Mostly, of course, it’s got me thinking of the journey of this course–nearly done– and how Mark Doty’s quotation about poets could describe this class. I think of how this group of students has come together to urge one another on, to encourage one another, to collaborate, to celebrate. Just as the course ends, they are oozing creativity, cracking open their voices and subject matter, messing around with the tools of twenty-first-century writers, as they engage with ideas, events and realities of our times, of their times. Their ongoing narrative reflections reveal that they are deeply immersed in Thomas Mann’s “serious play” of art and finding the deep rewards of creation: see Sarah’s inventive exploration of her thoughts on writing, for instance. They are confronting, too, what it means to be emerging adults, between childhood home and adult home, a reality they felt acutely upon going home for the first time last week, in posts such as Home? and the wry, moving Coming Home. This self-motivated slow-blogging (I’ve just told them to try it out, think about what they want to engage people in discussion about, without prescribing for them number or focus of posts) is pushing them to take responsibility for “what it is they believe and why they believe what they believe” (from yesterday’s lecture by former Harvard Dean, Harry Lewis, Excellence Without a Soul: Does Higher Education Have a Future?) They are loosening up, undoing the shackles of the grade-oriented grind, noodling around a bit, becoming increasingly playful, and open and THEMSELVES in posts such as Love is Monkey and Home: A Five-Paragraph Essay.

That so many students are lining up to take creative writing–and my section with its extra two-hour evening workshop to boot–tells me that we need to take our students’ creative development far more seriously than we do. The emails I have received from students trying to find a way into the course emphasize their need to explore their creative sides, as in this excerpt:

“This past semester, all of my writings in every class were analytical and dry. I found myself yearning for something more creative, something I could really attach and devote myself to.”



In slowing down by moving more deeply into reflection, connection and creativity , my students have gotten in touch with parts of themselves that they haven’t seen in years while coming out of themselves to examine the world around them within the contact zones of the classroom community and of the provocative readings from John D’Agata’s The Next American Essay. Harry Lewis said something else in his talk along these lines that stayed with me: “Everybody should read books that keep them up at night.” Yes. And through reading one another’s thoughts about our reading and about life in general, we experience what de Certeau describes:

“the activity of reading has…all the characteristics of a silent production: the drift across the page, the metamorphosis of the text effected by the wandering eyes of the reader, the improvisation and expectation of meanings inferred from a few words, leaps over written spaces in an ephemeral dance…words become the outlet or product of silent histories. The readable text transforms itself into the memorable: Barthes reads Proust in Stendhal’s text; the reader reads the landscape of his childhood in the evening news. The thin film of writing becomes a movement of strata, a play of spaces…This mutation makes the text habitable, like a rented apartment…” (p. xxi The Practice of Everyday Life)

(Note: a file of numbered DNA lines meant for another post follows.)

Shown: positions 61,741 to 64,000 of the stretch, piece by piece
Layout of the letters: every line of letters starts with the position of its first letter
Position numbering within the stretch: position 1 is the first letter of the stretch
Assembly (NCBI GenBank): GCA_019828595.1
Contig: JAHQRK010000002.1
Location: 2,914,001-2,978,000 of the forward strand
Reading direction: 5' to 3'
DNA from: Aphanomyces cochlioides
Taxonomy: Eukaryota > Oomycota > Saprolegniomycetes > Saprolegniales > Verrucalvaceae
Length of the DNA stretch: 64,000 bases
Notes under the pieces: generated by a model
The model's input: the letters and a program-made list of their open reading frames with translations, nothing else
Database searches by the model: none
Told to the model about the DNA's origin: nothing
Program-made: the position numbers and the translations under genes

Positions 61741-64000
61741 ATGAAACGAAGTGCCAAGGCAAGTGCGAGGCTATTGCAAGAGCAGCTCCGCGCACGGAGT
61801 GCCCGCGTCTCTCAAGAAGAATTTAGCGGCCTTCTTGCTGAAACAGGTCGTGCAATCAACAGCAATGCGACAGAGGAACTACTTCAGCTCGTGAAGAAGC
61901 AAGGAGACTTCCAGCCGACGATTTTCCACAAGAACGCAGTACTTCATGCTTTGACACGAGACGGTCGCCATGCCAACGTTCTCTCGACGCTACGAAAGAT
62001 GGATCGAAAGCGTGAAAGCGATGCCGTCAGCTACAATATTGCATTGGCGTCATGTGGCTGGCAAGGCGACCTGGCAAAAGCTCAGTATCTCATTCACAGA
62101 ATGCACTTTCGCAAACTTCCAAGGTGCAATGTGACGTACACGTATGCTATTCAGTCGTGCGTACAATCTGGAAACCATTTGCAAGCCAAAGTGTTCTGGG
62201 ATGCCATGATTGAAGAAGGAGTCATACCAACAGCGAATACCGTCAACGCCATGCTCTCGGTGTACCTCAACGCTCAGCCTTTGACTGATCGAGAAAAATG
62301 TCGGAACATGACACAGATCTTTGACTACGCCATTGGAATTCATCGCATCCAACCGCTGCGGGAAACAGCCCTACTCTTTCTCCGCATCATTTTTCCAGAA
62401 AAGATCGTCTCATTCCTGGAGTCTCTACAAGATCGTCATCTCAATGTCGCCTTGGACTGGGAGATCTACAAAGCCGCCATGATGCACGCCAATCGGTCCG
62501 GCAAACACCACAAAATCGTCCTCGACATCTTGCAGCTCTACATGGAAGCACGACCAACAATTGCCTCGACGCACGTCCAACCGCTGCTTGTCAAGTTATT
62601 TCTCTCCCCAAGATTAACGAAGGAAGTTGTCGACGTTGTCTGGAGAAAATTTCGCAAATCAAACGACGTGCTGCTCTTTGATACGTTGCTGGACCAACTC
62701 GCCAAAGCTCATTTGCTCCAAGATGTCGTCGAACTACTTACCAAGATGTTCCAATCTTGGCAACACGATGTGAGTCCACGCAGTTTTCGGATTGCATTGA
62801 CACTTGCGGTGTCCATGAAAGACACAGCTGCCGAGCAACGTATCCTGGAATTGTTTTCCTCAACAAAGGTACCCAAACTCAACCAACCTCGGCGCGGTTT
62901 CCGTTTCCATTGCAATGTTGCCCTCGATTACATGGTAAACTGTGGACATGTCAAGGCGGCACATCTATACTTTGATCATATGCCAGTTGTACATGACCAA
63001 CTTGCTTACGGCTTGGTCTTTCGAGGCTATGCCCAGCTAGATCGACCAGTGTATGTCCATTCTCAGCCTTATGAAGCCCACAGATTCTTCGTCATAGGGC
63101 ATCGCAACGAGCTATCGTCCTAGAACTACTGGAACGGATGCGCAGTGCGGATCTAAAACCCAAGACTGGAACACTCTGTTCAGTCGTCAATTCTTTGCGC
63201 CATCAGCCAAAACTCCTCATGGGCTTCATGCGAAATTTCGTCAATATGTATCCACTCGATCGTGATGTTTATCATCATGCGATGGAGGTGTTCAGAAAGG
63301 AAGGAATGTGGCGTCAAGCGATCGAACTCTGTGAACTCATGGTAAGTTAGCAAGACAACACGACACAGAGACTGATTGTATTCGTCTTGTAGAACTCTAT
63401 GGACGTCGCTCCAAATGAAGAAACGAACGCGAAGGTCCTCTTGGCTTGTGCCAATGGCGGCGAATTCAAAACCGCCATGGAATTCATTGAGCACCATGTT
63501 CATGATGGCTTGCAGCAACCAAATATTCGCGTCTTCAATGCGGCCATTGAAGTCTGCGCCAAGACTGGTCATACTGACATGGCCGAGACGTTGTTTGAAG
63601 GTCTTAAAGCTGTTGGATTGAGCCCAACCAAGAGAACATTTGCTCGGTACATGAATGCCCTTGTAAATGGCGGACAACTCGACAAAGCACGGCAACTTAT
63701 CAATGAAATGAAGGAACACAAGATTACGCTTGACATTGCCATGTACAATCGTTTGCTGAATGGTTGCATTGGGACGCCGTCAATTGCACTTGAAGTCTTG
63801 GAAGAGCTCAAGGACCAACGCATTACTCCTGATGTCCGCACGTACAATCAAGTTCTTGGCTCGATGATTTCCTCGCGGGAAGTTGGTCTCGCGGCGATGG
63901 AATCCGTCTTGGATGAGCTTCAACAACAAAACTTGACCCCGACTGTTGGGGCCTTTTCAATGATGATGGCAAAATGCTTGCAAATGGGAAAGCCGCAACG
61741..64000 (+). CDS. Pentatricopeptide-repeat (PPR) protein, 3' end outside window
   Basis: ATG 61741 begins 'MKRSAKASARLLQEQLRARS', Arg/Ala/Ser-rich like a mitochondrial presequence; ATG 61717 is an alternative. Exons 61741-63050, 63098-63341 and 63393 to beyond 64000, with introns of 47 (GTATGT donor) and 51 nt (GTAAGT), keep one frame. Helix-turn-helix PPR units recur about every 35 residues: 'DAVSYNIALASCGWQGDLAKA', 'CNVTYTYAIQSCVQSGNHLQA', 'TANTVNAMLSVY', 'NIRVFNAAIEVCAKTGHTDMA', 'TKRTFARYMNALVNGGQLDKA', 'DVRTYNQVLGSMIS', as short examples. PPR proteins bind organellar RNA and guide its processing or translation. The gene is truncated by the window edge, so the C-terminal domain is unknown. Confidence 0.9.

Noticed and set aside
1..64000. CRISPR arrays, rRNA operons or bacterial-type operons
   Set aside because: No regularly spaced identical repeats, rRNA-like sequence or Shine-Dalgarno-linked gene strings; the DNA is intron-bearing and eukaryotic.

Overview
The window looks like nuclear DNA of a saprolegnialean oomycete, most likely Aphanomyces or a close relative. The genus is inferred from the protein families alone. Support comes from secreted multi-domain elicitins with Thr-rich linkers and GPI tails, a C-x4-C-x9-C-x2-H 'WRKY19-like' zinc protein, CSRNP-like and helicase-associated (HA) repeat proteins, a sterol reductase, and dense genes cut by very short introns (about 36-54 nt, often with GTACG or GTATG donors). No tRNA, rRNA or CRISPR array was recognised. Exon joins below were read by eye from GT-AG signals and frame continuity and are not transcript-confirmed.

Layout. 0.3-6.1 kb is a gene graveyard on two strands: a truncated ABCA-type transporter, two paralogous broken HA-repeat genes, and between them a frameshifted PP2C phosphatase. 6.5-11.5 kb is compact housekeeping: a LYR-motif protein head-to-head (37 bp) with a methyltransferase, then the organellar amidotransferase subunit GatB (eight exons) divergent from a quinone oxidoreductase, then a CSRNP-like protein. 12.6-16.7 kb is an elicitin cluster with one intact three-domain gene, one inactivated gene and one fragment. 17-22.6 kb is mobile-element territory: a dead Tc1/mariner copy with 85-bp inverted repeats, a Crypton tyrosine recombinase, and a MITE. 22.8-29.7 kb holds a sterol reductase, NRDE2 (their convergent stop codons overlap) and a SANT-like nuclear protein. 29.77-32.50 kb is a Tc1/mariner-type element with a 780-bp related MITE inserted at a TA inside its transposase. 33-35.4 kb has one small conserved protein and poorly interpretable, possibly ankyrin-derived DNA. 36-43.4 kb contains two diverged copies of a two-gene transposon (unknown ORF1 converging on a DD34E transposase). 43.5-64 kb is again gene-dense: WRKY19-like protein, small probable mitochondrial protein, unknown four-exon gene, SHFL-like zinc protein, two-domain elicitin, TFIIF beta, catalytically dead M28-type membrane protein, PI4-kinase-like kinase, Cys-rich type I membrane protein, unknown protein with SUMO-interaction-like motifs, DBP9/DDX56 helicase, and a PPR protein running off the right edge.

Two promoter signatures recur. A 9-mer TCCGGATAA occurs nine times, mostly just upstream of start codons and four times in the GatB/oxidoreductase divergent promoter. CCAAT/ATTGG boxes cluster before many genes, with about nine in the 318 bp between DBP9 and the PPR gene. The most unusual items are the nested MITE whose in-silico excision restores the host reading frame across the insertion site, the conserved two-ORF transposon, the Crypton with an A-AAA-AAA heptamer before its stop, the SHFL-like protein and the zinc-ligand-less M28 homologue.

It’s got me thinking, too, about Laura’s recent post in which she wrestles with getting out of her comfort zone of genre and media:

“And although from a technical standpoint, I’m comfortable with video, audio and images, from an artistic standpoint, I feel like a complete dolt.”

And yet in the very pushing of herself into new creative directions, while vulnerable and terrified, perhaps, she finds herself energized, excited, “gung ho,” as I did when I made my foray into text-image storytelling this summer and every time I post a new photo. I have no training in photography, and all of my education tells me that I have no right to claim ownership of arenas outside those of trained expertise. And, yes, the results are pretty ragged but no less serious and revelatory for that.

This is what learning is about, this is what we need to be doing–not teaching undergraduates (most of whom will not go on to become academics, after all) to become ever narrower in viewpoint and expertise within silo-ed disciplines and arcane discourse modes, but to become expansive and worldly and deeply in touch with their creative and critical selves as they tackle the problems that face our world and articulate deep thinking clearly across disciplines. We need them to transcend disciplines, even. Look at this example of a “video poem” by a student working with a former student of mine on a Global Learning semester trip to Morocco. Wow…why aren’t these kinds of practices–as well as the traditional read-and-analyze practices– at the heart of our classrooms?


We need more interdisciplinary creative courses in our higher education institutions, open to all students and not just majors. A little creative space goes a long way to bringing about meaningful reflection, action & interaction, “getting students to use their writing not just as a tool for making arguments, but also as a lens for exploring complexity and a vehicle for arriving at nuanced understandings of a lived reality that is inescapably characterized by ambiguities, shades of meaning, contradictions and gaps.” (Richard Miller, Writing At the End of the World, p.196-7)

And so on Monday, I will write more emails to those students seeking creative courses, urging them to let the school know how hard it is to be a science or social sciences major and get a place in a creative writing or other “creative” course, and how crucial it is to do just that. I’ll move into re-thinking my January term and spring semester courses with this in mind, too, and hope that I can continue to help students find contact with messy, vibrant, challenging spaces of creativity.